Can my boss refuse to let me go on annual leave?

Each week, Dr Kirstin Ferguson tackles questions on the workplace, career and leadership in her advice column “Got a Minute?” This week, a question about whether a boss can keep refusing leave requests, discrimination from bosses, and the give and take of annual leave.

I am desperate to go on leave and have a break after a really full-on few years of intense work. The problem is, whenever I try and make plans to have someone cover my role, my boss always says that person is not as competent as me and so he can’t afford for me to go on leave at that particular time. I have suggested we hire a specialised temp in the past but he says that won’t work. I feel trapped and while he says I can go on leave, whenever I try and actually make it happen he finds a reason to say no. I don’t want to upset him or risk losing my job. What should I do?

There needs to be give and take over leave, but your boss really can’t refuse reasonable requests to let you go.Credit:Dionne Gain

You are entitled to take your annual leave and your boss can only refuse on reasonable grounds. Repeatedly refusing your request for leave, just because he can’t bear to be without you, is not reasonable. I suggest you speak to someone in HR or even someone else in the business you trust to ask their advice. If you belong to a union, you can also ask them. It should not be for you to have to craft a complete solution whenever you need to be away. You need to be able to take annual leave to recharge and your boss needs to facilitate this. I know this is going to feel difficult to broach with him, but please rest assured in knowing he is doing the wrong thing by not helping you take the time away from work you need. Find any support you can at work to help you have that conversation with him.

I have recently completed diversity and anti-discrimination training at work. Unfortunately in our workplace, all long-term senior roles are taken by gay white men who hire and fire junior female executives at will. If I were a woman I would be appalled by the lack of opportunity and the condescending tone of the video training, including a scenario where one woman is blocked from promotion and accused of being homophobic. We have numerous queer and straight women more competent than our male senior management and they never get an opportunity for advancement. As a man in a junior role I am not sure what to say or do.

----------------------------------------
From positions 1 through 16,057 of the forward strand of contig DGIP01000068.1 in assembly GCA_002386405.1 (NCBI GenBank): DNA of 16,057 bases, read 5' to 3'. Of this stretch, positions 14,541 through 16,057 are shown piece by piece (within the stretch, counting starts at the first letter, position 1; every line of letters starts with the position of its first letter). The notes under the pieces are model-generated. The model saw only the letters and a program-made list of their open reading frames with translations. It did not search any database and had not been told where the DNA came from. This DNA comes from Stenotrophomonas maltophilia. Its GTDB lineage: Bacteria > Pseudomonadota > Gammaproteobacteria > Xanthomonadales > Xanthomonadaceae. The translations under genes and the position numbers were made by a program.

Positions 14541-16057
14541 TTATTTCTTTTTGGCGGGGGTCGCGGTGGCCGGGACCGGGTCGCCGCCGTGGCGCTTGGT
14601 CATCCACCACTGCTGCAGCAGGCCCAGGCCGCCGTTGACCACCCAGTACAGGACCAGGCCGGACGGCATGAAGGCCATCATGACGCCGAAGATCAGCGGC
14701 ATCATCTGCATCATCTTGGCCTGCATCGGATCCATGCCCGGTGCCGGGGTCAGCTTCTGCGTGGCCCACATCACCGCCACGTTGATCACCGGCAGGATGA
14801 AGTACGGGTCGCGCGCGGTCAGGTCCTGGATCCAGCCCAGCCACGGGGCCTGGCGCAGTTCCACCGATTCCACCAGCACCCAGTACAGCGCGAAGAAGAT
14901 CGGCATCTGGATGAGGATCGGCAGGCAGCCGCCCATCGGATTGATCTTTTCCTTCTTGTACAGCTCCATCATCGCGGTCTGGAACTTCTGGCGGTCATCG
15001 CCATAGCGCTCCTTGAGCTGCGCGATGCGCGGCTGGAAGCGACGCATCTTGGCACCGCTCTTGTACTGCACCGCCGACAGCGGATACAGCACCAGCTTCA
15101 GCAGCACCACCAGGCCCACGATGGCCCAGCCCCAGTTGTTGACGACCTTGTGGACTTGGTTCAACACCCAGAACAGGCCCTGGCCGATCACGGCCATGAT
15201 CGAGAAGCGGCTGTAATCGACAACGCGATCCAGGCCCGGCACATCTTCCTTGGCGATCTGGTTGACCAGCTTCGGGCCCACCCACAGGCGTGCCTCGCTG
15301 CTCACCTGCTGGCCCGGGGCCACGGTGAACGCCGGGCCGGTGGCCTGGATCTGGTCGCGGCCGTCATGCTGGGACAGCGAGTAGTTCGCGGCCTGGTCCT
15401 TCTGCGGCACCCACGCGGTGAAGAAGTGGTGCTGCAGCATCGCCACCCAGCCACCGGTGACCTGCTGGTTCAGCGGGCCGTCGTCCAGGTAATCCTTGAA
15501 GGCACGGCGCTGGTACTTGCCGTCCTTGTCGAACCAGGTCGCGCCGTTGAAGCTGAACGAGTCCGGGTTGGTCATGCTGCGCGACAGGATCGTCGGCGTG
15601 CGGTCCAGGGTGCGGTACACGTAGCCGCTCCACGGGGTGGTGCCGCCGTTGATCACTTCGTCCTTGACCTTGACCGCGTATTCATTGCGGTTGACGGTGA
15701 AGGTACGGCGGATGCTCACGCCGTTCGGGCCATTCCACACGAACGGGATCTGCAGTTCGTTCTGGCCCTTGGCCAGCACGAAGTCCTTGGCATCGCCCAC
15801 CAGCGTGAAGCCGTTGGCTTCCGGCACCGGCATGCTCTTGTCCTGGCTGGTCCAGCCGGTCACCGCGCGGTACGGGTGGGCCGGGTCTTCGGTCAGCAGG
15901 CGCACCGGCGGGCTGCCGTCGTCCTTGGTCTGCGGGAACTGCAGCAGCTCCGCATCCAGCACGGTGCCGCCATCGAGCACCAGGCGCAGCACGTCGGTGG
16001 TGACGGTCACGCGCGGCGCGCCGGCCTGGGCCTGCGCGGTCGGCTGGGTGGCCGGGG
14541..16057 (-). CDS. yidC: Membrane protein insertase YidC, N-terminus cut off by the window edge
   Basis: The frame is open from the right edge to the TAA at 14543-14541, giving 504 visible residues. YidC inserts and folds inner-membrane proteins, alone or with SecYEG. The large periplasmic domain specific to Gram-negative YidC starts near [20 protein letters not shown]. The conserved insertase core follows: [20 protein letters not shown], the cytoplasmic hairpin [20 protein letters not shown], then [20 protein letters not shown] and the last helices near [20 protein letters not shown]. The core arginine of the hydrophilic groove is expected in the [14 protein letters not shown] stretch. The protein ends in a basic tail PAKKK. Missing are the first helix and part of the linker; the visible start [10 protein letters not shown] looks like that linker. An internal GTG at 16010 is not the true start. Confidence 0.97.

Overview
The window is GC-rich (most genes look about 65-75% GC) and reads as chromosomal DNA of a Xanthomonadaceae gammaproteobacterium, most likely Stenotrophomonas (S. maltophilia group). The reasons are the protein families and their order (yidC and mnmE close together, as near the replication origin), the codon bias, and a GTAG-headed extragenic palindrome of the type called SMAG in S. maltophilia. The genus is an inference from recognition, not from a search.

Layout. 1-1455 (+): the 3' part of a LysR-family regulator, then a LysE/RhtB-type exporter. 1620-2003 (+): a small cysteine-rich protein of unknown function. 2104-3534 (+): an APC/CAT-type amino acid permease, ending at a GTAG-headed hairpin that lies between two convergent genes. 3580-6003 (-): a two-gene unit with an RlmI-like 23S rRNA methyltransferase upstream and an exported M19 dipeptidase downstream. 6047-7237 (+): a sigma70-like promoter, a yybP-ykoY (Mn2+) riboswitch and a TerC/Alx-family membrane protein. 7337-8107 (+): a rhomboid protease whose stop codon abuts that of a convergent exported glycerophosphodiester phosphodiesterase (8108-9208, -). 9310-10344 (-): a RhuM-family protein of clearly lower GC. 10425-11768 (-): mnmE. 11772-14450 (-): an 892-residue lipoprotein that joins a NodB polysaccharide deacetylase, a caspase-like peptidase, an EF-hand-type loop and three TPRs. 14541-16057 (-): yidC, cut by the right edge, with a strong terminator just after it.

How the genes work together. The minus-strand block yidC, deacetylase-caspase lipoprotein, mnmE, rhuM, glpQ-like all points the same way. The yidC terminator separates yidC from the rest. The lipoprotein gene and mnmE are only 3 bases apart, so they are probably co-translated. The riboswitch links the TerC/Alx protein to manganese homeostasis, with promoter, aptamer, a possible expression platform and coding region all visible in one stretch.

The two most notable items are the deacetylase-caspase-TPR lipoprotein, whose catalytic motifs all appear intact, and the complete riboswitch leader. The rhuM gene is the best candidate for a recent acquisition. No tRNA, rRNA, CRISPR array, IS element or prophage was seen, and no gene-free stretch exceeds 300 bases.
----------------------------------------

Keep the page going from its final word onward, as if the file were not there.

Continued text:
OK, lots here to unpack here. Let’s start with the training. It sounds like it is ineffective even if well-intentioned. It would be worth passing that feedback on to whoever coordinates the training at work. No boss can fire someone “at will” so that is a pretty major red flag about your workplace’s processes and culture.

The nub of your question though seems to be about how to protect or speak up on behalf of the women you work with. My first thought, always, is that a competent woman in this situation will be well-placed to speak up for herself. If she is afraid to speak up without negative consequences, my recommendation would be to move to a workplace where her skills are valued. If you see direct examples of discrimination, you can definitely speak up and also be someone who listens to those experiencing discrimination and support them as they decide how they might like to proceed and whether they might be best to move on.

I have recently had COVID and had to take the usual days off for isolation. During that time I was too unwell to tackle any work-related tasks. I work in a busy office and no one is really able to pick up and carry on with my role. When I returned to work I advised my boss that as previously discussed, I would be going on three weeks of annual leave. My boss said I now couldn’t take the leave as intended as it was not ideal to have yet more time off so soon. I was able to negotiate a shorter period of leave but did I really need to?

Annual leave needs a bit of give and take on both sides to make it work. Yes, you are entitled to take your annual leave but your employer also needs to be able to ensure the business can continue to operate. They can’t be unreasonable in refusing any request you submit but they can talk to you about what is going to work best to see what is possible. The complication in your situation is that because you were sick, you were away from the office much longer than planned. That is not your fault of course, and nor is it the fault of your employer. It sounds like they are having to deal with staff shortages over a much longer period than they probably planned for and there may have been others away sick when you were too.

I reckon this is just a case of having a conversation with your boss to clarify you were able to change your plans this time but the longer period of leave is important to you and you would like to plan to take it in the future. If you have a good boss, they will be grateful for your understanding and cooperation and will do what they can to make sure this combination of things happening at once doesn’t impact on your leave again.

Send your questions about work, careers and leadership to [email protected] Your name and any identifying information will not be used. Letters may be edited.

Dr Kirstin Ferguson is a non-executive director, author and regular columnist. She is also an Adjunct Professor at the QUT Business School and former Deputy Chair of the ABC.

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